But it is not my purpose to enter upon an historical study with respect to the Declaration, or of the circumstances attending its adoption; I intend only to say a few words about the New Jersey Signers, whose autographs are now before me, bringing to my mind and to my imagination the personality of each one of the lucky individuals who came in at the eleventh hour, but who achieved as much as all the others.

At the head of the delegation was Richard Stockton, of Princeton, one of the most eminent lawyers in the Colony, whose ancestors as early as 1680 owned several thousand acres of land in New Jersey, including the site of the present town of Princeton. He was a leader at the bar and in Colonial politics; he was the man who, while in Scotland, persuaded John Witherspoon to reconsider his refusal to become the President of Princeton College, and for his services received the thanks of the Trustees of that famous institution. He did his best to keep peace between the Colonies and the mother country, and in 1774 he sent to Lord Dartmouth a paper containing An Expedient for the Settlement of the American Disputes. It proved to be about as useless as most of the fair and reasonable suggestions which were made at the time by cool and sagacious patriots who, in spite of their sagacity, indulged in the illusion that the quarrel between the Colonies and the Crown could be settled without bloodshed. I do not find in this attempt to make peace any justification for the assertion, made by careless observers, that he was lukewarm in his patriotism. It has been said that “his silence during the opening debates on the question of independence leads to the conclusion that at first he doubted the expediency of the Declaration.” When it is remembered that he did not become a member of Congress until the day the draft of the Declaration was submitted and only six days before its adoption, the futility of the “conclusion” is so manifest that the accusation needs no refutation. It affords another instance of the tendency of thoughtless persons to arrive at “conclusions” on premises utterly insufficient. The cruel injustice of the “conclusion” is abundantly demonstrated by the story of Stockton's life. On November 30th, 1776, at night, Tories took him prisoner at Monmouth, his temporary home. He was thrown into prison in New York, was abused and severely treated, and he never regained his health. His fine library was burned by the English and his lands were laid waste; his fortune was annihilated, and he died at Princeton in 1781, when he was only a few months past the age of fifty, — a great man, an honor to New Jersey, and deserving of the admiration of his countrymen for all time. His portrait is preserved in the gallery of which Princeton University is justly proud. It is said that the head of this portrait was. cut out by an English officer during the Revolution, and for a long time it was supposed to have been lost, but it was discovered at last behind the picture where it had fallen when the decapitation took place. Fortunately it was not so injured that it could not be restored. Many years later it was reproduced in an etching by H. B. Hall, after a likeness furnished to Dr. Emmet by Mrs. George T. Olmsted, of Princeton, Stockton's granddaughter; and the portraits of the Signer extant in the present time are all founded upon this likeness.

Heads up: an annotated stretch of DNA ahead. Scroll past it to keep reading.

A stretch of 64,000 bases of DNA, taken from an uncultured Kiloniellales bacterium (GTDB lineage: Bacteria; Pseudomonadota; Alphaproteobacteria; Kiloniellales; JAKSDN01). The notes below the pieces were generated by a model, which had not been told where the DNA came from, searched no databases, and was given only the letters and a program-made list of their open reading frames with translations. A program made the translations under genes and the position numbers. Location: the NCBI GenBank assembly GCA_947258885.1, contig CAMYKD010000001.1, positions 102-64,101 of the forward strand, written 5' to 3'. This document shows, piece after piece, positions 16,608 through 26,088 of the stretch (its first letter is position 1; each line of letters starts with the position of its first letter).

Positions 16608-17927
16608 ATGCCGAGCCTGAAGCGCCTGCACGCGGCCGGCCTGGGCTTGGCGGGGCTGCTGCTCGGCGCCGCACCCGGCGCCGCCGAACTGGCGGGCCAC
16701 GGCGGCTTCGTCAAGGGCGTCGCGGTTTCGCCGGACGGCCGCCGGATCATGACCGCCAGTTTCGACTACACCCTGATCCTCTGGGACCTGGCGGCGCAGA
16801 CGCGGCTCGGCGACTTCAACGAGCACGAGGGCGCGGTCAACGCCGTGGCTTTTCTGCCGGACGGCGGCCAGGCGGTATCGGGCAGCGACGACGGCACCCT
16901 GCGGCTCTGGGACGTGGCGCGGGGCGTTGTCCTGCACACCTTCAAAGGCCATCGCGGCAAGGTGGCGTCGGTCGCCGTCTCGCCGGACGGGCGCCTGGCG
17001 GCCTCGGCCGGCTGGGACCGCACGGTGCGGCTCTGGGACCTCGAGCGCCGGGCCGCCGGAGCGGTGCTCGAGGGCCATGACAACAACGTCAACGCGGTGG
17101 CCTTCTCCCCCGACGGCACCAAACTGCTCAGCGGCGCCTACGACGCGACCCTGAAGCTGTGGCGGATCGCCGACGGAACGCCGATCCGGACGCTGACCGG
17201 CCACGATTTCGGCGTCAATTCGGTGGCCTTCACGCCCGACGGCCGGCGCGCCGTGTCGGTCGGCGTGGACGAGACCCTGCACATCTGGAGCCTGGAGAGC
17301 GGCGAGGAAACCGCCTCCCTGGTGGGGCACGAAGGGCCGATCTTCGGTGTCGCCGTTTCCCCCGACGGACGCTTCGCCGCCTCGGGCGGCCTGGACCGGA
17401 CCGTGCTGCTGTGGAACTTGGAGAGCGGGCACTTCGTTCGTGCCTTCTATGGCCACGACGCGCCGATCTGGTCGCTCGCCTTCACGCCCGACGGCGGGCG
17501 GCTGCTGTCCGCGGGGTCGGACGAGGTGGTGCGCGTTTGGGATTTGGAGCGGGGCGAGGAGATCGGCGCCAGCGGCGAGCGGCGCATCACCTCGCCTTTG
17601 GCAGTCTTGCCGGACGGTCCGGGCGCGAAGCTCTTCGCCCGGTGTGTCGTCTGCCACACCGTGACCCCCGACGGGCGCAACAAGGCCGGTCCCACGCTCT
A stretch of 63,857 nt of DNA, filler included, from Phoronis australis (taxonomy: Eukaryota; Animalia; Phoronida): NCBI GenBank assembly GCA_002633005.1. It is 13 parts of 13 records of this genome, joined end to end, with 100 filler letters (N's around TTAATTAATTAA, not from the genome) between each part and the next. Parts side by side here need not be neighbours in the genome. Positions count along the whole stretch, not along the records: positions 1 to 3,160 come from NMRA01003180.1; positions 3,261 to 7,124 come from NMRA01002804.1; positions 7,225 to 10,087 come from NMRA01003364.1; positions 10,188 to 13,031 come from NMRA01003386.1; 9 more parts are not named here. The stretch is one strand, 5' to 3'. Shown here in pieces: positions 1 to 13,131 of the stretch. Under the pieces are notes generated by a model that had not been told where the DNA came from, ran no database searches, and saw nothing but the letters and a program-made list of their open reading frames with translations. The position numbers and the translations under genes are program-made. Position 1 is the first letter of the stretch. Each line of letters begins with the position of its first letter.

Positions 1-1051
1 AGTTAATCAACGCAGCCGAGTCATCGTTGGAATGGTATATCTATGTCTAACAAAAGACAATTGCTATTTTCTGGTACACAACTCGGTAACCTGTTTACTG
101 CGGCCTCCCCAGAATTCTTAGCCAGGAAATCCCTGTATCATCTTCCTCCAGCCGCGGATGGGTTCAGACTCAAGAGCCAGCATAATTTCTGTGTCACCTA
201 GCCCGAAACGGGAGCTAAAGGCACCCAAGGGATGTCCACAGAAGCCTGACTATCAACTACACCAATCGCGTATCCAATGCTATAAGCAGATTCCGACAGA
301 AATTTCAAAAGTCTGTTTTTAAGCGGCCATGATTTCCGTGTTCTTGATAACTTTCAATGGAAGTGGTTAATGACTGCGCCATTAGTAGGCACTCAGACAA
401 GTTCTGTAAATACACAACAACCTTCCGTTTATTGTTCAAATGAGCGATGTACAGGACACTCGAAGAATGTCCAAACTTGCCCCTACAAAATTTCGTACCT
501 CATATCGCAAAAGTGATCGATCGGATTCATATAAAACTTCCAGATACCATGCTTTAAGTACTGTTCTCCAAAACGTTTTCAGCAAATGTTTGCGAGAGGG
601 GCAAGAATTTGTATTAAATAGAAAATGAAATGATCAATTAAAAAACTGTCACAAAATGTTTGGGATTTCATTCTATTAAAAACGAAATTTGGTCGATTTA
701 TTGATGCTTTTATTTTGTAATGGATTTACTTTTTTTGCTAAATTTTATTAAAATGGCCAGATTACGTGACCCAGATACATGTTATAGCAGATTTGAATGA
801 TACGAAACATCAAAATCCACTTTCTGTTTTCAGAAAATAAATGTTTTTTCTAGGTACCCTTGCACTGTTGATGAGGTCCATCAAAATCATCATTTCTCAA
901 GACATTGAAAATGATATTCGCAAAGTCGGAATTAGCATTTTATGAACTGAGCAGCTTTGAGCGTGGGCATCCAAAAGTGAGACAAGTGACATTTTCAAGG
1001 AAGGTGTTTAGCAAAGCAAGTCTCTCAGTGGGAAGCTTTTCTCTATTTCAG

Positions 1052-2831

Stockton inherited from his father the lovely mansion known as “Morven,” which is still preserved in almost its original condition, in spite of the iconoclasm of these bustling days; a beautiful example of the simple and dignified architecture of the eighteenth century. The boasted wealth of the plutocrats could never duplicate it. It must never be permitted to fall into decay, for it is even better than an autograph, and if the throngs of visitors who year after year frequent the Princeton Inn, standing within a stone's- throw of the Signer's home, will look upon it as they ought to do, it will always be an object lesson in patriotism. It is fortunate that it has remained in the possession of loyal descendants of the Stockton family, who know its historical value; and we may rely confidently on them to see to it that it shall never be destroyed. It would have been a great thing if all of the representatives of our Revolutionary leaders had been as mindful of the worth of their possessions as have been the Stocktons of to-day, justly esteemed and distinguished in our contemporary history.

I cannot, in justice to my own sex, refrain from referring to Annis, the wife of Stockton and the daughter of Elias Boudinot. She was lovely in person and, for those days, a literary light. She addressed a poem to Washington after the surrender of Yorktown, which he acknowledged in his stately fashion. She also wrote the ode beginning “Welcome, Mighty Chief, Once More,” which the young ladies of Trenton sang as they scattered flowers before the “Father of his Country” on his way to his inauguration in 1789. If the verses are not of the highest poetic order, we must remember that the men could not or did not do much better.

I am not ashamed of my Stockton autograph. He is what the dealers call “rare,” and few of his letters survive. Mrs. Olmsted had one, reproduced in Brotherhead’s “Book of the Signers,” and Mr. Dreer had one, also reproduced in one of Brotherhead's books. But almost all of us must be content with the documents. My own is a long bill of costs in the suit of Woodward vs. Allen, filed May 27, 1775 — a paper thirteen inches by four. The bill amounts to the disproportionate sum of £5, 14s, 6d; and at the end, in Stockton's hand, is written: “I Tax this Bill of Costs at five pounds fourteen shillings Proclamation Money.” It is amusing to think of the Signer busying himself with such trifles as “bills of costs.”